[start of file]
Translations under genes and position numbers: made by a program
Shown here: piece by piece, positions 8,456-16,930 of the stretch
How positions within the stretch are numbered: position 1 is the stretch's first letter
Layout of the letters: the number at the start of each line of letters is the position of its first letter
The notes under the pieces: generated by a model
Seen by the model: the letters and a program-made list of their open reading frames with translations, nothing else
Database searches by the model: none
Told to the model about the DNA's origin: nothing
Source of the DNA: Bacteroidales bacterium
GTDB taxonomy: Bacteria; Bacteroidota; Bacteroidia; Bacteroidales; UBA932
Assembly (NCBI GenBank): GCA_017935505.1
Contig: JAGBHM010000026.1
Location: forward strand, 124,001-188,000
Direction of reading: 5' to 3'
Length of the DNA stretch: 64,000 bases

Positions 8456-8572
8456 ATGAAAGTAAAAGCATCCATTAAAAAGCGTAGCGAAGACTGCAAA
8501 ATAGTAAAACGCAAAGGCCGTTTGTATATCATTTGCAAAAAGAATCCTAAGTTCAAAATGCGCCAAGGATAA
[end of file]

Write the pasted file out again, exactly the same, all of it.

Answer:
Translations under genes and position numbers: made by a program
Shown here: piece by piece, positions 8,456-16,930 of the stretch
How positions within the stretch are numbered: position 1 is the stretch's first letter
Layout of the letters: the number at the start of each line of letters is the position of its first letter
The notes under the pieces: generated by a model
Seen by the model: the letters and a program-made list of their open reading frames with translations, nothing else
Database searches by the model: none
Told to the model about the DNA's origin: nothing
Source of the DNA: Bacteroidales bacterium
GTDB taxonomy: Bacteria; Bacteroidota; Bacteroidia; Bacteroidales; UBA932
Assembly (NCBI GenBank): GCA_017935505.1
Contig: JAGBHM010000026.1
Location: forward strand, 124,001-188,000
Direction of reading: 5' to 3'
Length of the DNA stretch: 64,000 bases

Positions 8456-8572
8456 ATGAAAGTAAAAGCATCCATTAAAAAGCGTAGCGAAGACTGCAAA
8501 ATAGTAAAACGCAAAGGCCGTTTGTATATCATTTGCAAAAAGAATCCTAAGTTCAAAATGCGCCAAGGATAA